Glacier National Park is a hiker’s dream. I didn’t know this, but the park’s western half – the west side of the continental divide - is very wet and woodsy, while the park’s eastern side is drier and tall, brown meadows cover a lot of land. Don’t get me wrong, there is still a lot of forest on the Eastern side too.

My 3 days in Glacier were induced with smoke from nearby wild fires. I am sure I smelled like smoke, and sometimes my eyes would water. Thunderstorms made us nervous, especially during the practically silent nights. SPOOKY. Campfires were banned, so we ate at the diner in the park A LOT, or made do with cold sandwiches and pasta.

 As soon as we set up camp the first day, we decided to hike up Avalanche Falls. It was later in the day, so the amount of people we saw dwindled as we hiked. The trail reminded me A LOT of hiking in Ithaca, NY, as it weaved around and over gorges. We felt we were in deep forest here. The trail, which is easy to moderate, eventually ends at a lake full of dead trees, which must have gotten there by an avalanche, of course. My friend and I had just reunited the evening before . . . so we still had plenty of catching up and memory sharing to do.

Another must hike in the park is the Hidden Lake trail up at Logan’s Pass, although it is heavily used. We were there early and hiked on both sides of the road. Although I could have done a heavy day hike at this point, we decided to keep it light, and just enjoy the views. We were there in early August, still summer, but not for long. Not only were there A LOT of people at Logan's Pass, but there were a ton of marmots who did not have an ounce of fear for humans. 

The trail on the other side of the Going-to-the-Sun Road.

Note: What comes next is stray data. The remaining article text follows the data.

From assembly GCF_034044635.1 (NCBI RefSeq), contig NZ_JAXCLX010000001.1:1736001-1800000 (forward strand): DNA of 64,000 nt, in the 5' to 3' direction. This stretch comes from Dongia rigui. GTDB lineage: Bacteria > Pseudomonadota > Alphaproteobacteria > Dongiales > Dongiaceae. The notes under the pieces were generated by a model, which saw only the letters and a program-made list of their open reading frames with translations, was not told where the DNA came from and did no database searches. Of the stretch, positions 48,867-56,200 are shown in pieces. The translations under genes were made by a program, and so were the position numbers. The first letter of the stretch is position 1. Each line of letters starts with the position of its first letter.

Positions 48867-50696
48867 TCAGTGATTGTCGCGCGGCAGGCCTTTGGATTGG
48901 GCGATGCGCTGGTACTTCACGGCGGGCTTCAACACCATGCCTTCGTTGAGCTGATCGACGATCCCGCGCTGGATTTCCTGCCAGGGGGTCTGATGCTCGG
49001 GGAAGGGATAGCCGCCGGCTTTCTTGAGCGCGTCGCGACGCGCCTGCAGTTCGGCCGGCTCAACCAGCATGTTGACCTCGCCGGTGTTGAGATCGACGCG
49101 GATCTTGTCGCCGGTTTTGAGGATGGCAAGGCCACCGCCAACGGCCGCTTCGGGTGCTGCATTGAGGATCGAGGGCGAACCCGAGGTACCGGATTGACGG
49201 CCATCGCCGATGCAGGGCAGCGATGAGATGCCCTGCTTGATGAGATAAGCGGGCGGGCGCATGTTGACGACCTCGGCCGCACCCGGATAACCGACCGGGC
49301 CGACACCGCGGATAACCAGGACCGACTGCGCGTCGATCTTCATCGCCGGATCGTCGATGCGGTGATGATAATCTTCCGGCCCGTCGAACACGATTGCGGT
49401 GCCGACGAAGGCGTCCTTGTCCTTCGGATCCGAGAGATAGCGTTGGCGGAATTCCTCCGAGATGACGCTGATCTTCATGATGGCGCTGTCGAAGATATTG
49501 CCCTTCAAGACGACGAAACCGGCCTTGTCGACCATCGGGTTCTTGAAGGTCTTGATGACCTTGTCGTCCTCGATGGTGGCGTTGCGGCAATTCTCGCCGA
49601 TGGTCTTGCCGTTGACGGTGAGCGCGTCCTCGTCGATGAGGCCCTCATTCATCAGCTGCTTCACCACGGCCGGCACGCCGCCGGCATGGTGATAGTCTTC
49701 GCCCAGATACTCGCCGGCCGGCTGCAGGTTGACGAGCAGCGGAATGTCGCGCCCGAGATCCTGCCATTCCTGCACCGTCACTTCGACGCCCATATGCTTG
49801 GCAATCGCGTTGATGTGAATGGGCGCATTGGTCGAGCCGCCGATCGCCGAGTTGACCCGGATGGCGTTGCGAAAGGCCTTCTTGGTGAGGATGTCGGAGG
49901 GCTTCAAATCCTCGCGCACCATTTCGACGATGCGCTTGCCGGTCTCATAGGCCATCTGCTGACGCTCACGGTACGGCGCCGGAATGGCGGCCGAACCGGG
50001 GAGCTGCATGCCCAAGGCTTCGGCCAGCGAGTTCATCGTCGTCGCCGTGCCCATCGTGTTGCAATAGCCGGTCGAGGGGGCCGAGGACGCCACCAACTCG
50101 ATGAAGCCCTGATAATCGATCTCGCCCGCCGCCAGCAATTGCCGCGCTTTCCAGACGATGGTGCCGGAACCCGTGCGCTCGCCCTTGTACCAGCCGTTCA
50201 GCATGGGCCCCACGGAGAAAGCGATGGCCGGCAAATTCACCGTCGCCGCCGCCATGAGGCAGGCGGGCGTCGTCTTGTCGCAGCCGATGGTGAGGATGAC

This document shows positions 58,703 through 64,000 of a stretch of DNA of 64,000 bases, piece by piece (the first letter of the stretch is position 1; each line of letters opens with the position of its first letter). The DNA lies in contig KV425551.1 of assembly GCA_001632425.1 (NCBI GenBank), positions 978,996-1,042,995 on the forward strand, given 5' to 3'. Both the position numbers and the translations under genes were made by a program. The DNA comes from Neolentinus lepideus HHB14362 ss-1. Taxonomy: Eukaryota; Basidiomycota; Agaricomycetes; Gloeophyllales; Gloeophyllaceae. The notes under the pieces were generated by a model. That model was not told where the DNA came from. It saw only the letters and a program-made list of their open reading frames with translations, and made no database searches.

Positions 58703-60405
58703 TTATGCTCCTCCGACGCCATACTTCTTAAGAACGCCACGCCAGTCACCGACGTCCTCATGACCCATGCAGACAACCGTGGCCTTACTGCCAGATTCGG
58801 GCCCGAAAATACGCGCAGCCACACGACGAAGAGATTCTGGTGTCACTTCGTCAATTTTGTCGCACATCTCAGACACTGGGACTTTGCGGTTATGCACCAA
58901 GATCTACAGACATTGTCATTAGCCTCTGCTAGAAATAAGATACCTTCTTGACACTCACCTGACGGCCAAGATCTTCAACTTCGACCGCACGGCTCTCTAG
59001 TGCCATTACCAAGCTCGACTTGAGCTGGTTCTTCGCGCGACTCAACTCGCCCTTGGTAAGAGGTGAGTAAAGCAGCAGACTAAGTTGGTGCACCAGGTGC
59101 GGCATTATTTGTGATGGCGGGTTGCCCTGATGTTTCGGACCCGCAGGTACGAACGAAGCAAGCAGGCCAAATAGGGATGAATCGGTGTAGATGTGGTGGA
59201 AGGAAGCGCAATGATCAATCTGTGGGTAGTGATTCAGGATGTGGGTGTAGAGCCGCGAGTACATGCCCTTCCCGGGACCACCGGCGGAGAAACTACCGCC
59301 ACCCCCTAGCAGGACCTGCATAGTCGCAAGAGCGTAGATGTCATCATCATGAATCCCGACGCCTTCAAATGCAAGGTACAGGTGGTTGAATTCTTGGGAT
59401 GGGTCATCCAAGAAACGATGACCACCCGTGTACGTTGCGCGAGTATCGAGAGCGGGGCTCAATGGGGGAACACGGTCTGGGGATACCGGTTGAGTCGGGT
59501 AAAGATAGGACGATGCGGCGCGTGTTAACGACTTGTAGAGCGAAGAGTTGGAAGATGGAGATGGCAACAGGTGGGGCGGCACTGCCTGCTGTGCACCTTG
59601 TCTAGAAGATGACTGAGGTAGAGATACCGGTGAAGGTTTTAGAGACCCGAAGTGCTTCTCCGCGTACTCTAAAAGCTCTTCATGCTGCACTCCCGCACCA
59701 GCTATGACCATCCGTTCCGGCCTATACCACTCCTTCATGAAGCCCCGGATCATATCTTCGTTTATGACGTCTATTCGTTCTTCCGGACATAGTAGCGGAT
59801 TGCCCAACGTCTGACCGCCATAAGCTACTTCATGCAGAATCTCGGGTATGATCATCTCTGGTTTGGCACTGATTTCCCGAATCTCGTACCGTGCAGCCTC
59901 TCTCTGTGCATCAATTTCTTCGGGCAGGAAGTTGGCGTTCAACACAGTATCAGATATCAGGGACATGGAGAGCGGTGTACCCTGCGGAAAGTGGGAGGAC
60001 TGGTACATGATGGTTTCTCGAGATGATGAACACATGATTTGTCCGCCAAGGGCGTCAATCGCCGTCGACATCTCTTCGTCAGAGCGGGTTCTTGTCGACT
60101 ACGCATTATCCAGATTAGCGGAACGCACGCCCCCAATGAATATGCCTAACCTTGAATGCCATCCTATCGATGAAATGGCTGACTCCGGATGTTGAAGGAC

The Hidden Lake Trail

The Going to the Sun road was an adventure. I don’t know about this upcoming summer, but in 2007 there was a lot of road and tunnel work being done, which meant long periods of waiting. But we had no problems getting out and enjoying the views more.

On our last day we exited the park at St. Mary and reentered at Many Glacier. I don’t remember the name of the hike we did, but we went around a lake – there are many to go around.

I feel like this post was more about my time in Glacier National Park than a specific hike itself. Yet, when I think of my many hikes, I cannot leave out Glacier! I feel fortunate to be able to experience this park, even if we didn’t go deep into it. 


  1. Ahhhh! This is amazing. I love your descriptions of driving through Montana and am so impressed/envious of your solo cross-country road trip. I want to go to Glacier so badly. Larry and I got freaked out when we read about Going to the Sun road - are there steep drop offs?

    Also, the annual National Parks pass is $80 now - but still totally worth it. I think we need to get a new one this year.

    1. I want to go to Glacier too. I regret living out West and never making it to Montana or Idaho.

      Loving these trail stories, Karen! I might have to bust out some of my old trail stories too!